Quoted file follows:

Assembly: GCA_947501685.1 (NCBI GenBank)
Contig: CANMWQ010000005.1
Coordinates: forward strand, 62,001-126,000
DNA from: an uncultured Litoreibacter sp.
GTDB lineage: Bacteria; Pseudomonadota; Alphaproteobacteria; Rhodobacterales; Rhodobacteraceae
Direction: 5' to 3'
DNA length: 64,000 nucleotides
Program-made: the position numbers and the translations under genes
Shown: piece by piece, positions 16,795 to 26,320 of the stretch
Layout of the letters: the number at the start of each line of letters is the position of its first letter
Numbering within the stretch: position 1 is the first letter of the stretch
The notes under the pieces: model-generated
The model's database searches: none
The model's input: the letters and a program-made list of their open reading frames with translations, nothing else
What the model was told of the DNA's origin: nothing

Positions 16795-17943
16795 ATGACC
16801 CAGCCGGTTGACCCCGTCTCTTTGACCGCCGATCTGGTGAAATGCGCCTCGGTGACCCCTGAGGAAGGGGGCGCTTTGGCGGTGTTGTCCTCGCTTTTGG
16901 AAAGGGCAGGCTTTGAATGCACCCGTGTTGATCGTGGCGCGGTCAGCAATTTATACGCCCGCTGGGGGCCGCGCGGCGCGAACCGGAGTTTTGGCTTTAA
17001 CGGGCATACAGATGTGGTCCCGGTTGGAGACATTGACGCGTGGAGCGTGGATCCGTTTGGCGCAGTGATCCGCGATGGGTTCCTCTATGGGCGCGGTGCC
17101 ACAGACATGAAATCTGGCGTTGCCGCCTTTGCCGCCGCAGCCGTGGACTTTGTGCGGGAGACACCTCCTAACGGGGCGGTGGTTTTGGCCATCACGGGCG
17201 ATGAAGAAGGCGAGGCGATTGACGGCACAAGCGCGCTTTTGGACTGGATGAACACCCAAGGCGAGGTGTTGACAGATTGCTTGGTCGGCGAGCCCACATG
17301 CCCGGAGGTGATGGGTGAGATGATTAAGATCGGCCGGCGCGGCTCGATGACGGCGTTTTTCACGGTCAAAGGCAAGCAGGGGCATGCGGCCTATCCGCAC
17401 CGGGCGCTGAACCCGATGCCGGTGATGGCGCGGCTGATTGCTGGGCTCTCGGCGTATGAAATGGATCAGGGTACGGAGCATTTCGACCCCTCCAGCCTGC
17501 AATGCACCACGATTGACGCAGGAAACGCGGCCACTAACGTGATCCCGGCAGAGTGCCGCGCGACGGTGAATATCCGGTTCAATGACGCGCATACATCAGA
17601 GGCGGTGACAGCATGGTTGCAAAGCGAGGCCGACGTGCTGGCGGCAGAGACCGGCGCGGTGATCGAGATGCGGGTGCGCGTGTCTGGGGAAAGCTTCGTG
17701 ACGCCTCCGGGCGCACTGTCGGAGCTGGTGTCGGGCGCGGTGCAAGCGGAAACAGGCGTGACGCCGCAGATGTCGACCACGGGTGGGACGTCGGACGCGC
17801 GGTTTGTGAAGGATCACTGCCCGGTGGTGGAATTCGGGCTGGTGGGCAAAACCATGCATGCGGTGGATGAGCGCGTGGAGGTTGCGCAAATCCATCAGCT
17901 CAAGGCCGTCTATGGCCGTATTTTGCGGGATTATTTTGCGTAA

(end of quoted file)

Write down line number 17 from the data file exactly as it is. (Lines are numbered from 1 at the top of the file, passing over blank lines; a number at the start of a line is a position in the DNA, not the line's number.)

16795 ATGACC